- Stop the project.
- Slow the bleeding.
The preference is the latter.
There are three primary reasons the project should continue:
- Properly diagnosing a system requires that it is running. Stopping the project stops the errant behavior. It is very difficult finding problems and their root cause when they are not occurring. As with a car, the engine ceases to make that odd noise when the engine is stopped.
- Waiting until after the acceptance of the full recovery plan to implement all the changes increases the risk because there are a larger number of changes to implement at one time. Remedial changes can take place while still auditing and analyzing. To continue the automotive analogy, change clogged air and fuel filters. This incurs minimal cost and effort, while few, if any, people will object.
- Implementing remedial fixes exercises the system in a new way. Applying new and tightening old processes will uncover other issues to address and often point to some of the problems' root causes. Replacing a dirty fuel filter may solve the problem, have no effect or point to old parts in the car that easily break.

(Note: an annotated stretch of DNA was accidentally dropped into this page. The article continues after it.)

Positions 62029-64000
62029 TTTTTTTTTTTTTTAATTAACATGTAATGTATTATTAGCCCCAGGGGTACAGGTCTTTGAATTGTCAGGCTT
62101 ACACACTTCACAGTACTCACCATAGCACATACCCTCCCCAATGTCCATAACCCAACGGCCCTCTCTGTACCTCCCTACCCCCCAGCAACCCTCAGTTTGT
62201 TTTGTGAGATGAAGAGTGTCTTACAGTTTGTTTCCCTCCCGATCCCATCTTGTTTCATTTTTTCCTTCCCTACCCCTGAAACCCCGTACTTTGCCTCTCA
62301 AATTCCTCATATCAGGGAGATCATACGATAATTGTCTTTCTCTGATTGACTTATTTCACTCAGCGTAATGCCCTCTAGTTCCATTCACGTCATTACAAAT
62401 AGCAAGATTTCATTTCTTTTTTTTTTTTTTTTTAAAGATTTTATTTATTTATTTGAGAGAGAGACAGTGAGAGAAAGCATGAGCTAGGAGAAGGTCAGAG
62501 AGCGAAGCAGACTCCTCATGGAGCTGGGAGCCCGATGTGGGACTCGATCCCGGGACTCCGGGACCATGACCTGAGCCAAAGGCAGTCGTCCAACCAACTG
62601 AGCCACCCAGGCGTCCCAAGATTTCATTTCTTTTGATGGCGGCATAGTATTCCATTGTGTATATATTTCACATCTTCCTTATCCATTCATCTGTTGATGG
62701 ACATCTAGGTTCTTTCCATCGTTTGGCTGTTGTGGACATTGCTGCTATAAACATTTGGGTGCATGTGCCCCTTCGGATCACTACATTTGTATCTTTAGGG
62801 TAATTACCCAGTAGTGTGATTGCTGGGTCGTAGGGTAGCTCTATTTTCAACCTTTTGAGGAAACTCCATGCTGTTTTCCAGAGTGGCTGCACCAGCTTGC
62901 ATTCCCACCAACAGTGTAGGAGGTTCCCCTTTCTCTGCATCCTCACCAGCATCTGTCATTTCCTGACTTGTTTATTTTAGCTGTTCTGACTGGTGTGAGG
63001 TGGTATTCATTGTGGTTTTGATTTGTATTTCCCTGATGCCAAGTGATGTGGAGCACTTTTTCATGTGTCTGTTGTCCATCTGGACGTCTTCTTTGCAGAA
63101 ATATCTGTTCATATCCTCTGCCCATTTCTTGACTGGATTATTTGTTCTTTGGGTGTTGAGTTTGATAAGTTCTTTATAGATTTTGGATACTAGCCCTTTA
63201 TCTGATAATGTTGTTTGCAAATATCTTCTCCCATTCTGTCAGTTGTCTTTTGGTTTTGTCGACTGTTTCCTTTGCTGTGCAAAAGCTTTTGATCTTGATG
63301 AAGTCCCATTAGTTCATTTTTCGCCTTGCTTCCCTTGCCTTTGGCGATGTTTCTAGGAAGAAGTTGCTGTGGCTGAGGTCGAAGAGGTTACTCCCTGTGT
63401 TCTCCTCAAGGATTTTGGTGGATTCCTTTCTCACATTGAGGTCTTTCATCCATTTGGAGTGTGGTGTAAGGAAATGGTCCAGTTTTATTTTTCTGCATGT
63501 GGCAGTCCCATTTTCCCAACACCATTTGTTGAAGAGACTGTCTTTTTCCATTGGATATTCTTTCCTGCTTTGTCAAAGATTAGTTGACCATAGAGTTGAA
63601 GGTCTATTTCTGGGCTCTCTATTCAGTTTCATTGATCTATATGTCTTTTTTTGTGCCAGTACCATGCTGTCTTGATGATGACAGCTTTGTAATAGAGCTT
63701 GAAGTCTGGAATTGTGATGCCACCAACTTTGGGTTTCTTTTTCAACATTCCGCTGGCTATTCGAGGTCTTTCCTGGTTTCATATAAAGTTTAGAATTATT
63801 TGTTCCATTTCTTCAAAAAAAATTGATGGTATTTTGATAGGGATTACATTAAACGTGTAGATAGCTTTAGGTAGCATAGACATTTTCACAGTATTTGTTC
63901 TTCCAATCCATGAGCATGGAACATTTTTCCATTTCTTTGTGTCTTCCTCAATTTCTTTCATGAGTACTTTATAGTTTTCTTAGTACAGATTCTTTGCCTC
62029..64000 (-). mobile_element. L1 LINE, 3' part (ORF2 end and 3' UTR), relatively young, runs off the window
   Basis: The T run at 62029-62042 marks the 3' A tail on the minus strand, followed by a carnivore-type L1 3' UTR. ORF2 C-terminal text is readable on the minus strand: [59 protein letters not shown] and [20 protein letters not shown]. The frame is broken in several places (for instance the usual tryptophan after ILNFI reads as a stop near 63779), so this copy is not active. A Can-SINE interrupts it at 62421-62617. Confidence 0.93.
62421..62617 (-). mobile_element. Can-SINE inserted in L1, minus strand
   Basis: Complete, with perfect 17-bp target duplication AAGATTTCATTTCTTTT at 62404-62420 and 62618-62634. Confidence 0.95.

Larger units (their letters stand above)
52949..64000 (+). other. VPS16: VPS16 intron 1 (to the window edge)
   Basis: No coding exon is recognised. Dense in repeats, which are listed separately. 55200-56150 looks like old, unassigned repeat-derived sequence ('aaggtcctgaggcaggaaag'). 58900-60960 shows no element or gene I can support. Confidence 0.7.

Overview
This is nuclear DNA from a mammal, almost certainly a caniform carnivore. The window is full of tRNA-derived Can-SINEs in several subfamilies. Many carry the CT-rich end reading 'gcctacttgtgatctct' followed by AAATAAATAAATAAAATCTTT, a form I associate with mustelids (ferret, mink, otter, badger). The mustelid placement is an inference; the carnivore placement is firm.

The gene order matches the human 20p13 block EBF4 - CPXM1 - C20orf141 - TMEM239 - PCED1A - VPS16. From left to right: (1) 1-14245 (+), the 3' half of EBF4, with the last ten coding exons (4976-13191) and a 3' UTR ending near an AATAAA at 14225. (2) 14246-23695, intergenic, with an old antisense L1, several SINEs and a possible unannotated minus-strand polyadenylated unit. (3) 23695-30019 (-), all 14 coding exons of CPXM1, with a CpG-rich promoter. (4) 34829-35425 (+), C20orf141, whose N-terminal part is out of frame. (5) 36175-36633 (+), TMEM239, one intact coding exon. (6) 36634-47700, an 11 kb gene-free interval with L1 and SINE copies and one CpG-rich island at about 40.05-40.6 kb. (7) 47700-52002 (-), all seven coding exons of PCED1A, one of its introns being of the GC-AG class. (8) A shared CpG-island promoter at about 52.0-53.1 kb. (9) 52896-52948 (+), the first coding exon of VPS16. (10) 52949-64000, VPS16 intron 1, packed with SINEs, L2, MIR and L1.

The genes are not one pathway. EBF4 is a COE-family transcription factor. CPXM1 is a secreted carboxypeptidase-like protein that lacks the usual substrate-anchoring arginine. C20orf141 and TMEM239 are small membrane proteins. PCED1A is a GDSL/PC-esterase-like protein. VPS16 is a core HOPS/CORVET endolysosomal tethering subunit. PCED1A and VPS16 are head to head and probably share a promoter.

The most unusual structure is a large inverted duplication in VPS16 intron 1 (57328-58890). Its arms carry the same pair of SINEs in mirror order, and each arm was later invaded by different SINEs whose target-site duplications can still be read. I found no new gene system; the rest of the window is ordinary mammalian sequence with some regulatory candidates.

After completion of the audit, revisit this decision to ensure that the degree of the problems on the project is of the magnitude originally anticipated. If they are worse, it is possible that stopping the project, or even canceling it, is a better option.
Keeping the project running underscores that the first three steps of the recovery (audit, analysis and negotiation) do not necessarily occur sequentially, they may be concomitant. Put simple processes and policies in place during the analysis. Some of the obvious ones are:
- Improved team communication.
- Limit or eliminate overtime.
- Better change management processes.
- Improved risk management.
The first of these, improving communications, inadvertently starts with the audit. The unintended improvement is a result of interviewing everyone associated with the project. The downward flow of information is that management is taking this situation seriously. The big positive, however, is listening to the team and valuing their input. The value of this is immeasurable.
To reduce the impact of the analysis time, avoid assigning "gates" to these steps. Gates (requiring one step to complete prior to starting the next) will inhibit the recovery and exacerbate the financial problems. This adds unnecessary overhead to the recovery and could jeopardize its success.